MFEs – a solution for scaling development
21 July 2022
Have you heard of micro-frontends lately? The idea behind MFEs is to think about a website or a web app as a composition of features which are owned by independent teams. It is an architectural style where independently deliverable front-end applications are composed into a greater whole. Learn how MFEs work specifically and get to know the main advantages of using them: team scalability, reusability and technology agnoticism.
Micro-front ends - called MFE for short - is not a new approach, nor is the only good one that developers and teams should use in order to create maintainable and scalable front-end applications. However, it is a way of work that can bring benefits to an organisation, if used correctly, and if it is based on the needs of the projects.
MFE is a code for segment of an application. In addition, we have a micro-frontend framework that is responsible for managing the loading and unloading of micro-frontends, as well as any operations such as I/O (input/output), routing between the micro-frontends, global configurations and so on.
Let´s dive a bit into one of the most widely used approaches nowadays - Single-page applications, also known as SPAs. SPAs mean that the whole source code is loaded and then APIs and databases are used to connect to and then render content on the client-side.
An example structure of such an application would look something like this:
If you look at the Back-end and DevOps part - you can see that they usually have structure that allows them to scale independently with strong boundaries on what they are delivering and then become absolutely autonomous when delivering and deploying their services.
When a company grows and its teams expand as well, they have to identify the areas that have to be cultivated in their organisation. Usually, a team will take a monolith structure and split it into multiple micro-services and create a dedicated infrastructure.
But what do you do on the front-end side? It becomes very challenging to scale and maintain when you have multiple distributed teams working on the same codebase. This creates communication issues for managing different parts of the UI, interdependency between teams, etc.
Scaling our applications with Micro-frontends
As explained earlier - we take our monolith structure and break it into multiple APIs driven by multiple containers, which creates our infrastructure that is dedicated for certain micro-services. The same can be done for the micro-frontend.
Introducing MFEs bring autonomy within a business domain, responsibility of the teams for each domain (or sub-domain) they are working on, and last but not least, capability of introducing improvements and new features to certain MFE without affecting the entire structure and application.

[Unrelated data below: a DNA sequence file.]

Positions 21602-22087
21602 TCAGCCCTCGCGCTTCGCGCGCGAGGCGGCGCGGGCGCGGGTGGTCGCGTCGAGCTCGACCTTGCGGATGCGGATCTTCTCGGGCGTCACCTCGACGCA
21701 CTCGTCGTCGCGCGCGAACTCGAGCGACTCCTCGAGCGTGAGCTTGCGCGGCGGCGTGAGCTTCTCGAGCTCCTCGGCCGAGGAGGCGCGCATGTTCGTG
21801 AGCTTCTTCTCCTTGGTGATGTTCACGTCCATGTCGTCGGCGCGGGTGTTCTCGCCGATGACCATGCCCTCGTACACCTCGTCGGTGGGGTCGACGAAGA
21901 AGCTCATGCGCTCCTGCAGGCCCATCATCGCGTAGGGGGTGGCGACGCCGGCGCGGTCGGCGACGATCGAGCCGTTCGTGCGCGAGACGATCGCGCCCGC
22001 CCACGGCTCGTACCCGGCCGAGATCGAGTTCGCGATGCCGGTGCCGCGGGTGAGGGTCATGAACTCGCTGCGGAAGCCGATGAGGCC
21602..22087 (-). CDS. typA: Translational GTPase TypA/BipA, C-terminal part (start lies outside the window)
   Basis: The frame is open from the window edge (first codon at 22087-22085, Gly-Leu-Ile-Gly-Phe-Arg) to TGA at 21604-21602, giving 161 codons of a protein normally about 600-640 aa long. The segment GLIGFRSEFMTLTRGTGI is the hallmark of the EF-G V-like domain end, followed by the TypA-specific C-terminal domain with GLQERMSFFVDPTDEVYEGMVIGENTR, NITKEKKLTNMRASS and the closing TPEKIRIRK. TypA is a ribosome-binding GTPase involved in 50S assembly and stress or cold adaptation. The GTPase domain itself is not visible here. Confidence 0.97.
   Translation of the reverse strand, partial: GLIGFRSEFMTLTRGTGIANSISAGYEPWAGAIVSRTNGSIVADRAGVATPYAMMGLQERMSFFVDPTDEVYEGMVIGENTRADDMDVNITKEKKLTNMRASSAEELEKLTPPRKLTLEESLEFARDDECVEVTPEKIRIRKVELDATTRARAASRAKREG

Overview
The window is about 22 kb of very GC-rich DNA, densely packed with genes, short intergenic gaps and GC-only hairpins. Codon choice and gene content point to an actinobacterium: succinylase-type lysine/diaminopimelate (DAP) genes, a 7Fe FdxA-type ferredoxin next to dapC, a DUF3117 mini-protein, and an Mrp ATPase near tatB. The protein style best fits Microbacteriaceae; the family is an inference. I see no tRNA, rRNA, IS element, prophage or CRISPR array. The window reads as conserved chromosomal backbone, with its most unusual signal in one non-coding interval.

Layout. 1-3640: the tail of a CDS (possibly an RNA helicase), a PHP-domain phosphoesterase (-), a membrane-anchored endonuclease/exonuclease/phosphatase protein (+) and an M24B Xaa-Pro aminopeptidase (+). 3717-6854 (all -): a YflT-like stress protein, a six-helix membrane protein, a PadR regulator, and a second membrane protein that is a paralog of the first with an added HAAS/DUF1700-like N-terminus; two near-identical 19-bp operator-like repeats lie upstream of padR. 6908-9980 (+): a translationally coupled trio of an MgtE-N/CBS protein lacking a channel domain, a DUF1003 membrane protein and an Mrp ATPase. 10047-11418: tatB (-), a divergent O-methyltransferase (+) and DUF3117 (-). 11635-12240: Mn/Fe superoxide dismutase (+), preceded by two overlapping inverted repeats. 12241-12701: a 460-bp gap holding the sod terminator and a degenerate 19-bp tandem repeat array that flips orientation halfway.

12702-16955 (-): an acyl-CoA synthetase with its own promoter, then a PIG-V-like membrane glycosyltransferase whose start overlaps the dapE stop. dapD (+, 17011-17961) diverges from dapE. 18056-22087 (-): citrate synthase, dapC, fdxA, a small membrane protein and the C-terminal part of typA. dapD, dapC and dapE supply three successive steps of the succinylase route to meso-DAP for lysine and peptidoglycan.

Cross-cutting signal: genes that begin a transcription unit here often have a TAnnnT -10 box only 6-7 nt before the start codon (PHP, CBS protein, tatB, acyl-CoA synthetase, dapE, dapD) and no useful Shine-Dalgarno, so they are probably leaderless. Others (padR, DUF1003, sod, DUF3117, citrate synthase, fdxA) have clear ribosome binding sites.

Main benefits of micro-frontends
Team scalability which means that each team can be set up autonomously and can invent, organise, initiate and deliver without affecting other parts of the application. In this way, a team responsible for one part of the application can deploy independently from another team.
It´s good to know that you should avoid "horizontal" teams that are responsible for the same area in two or more different MFEs. Instead, a more suitable and sustainable approach is vertical. A vertical approach means that a team that works on one micro-frontend is absolutely cross-functional and has all the knowledge to work self-reliantly.
The MFE approach also allows, for example, the platform team, which is responsible for the structure that wraps the micro-frontends, to be more focused on long-term goals, performances, routing, etc.
The micro-frontend teams are more customer-centric based. They are interested more in how to convert and engage the customer better, and improve the subdomain that they are working on.
The second benefit and advantage of this approach is reusability. We can take any part, such as the navigation component, and reuse it whenever we want to as long as we follow the MFE standard. The same is valid for other parts as well. A good way to have reusable components all across the different micro-frontends is to create a shared component library that you can maintain separately and use whenever needed. It will be very helpful for the teams if this is planned at the early stage and all pros and cons are taken into consideration before deciding on the best approach.
The third advantage of the MFE approach is the technology agnosticism. We can have our structure written in Vanilla JS, and any of our micro-frontends written in React,Vue.js, or whatever is suitable, as long as we maintain the standard of the MFEs.
To summarise the benefits; with micro-frontends we can achieve better team scalability, reusability of the code, self-reliant teams and independent deployments as well as technology agnosticism.
It´s important to note that MFEs bring complexity and complexity is not always a desirable feature.
There is a lot more to be reviewed regarding our topic, and people have long started to recognise different approaches that work best for their cases and products depending on the infrastructure of the organisation.
Are you interested in more information? Connect with us and learn how you can make use of MFEs.
Radoslav Radoychev is Head of Front End Development in our Gabrovo & Veliko Tarnovo offices, Bulgaria.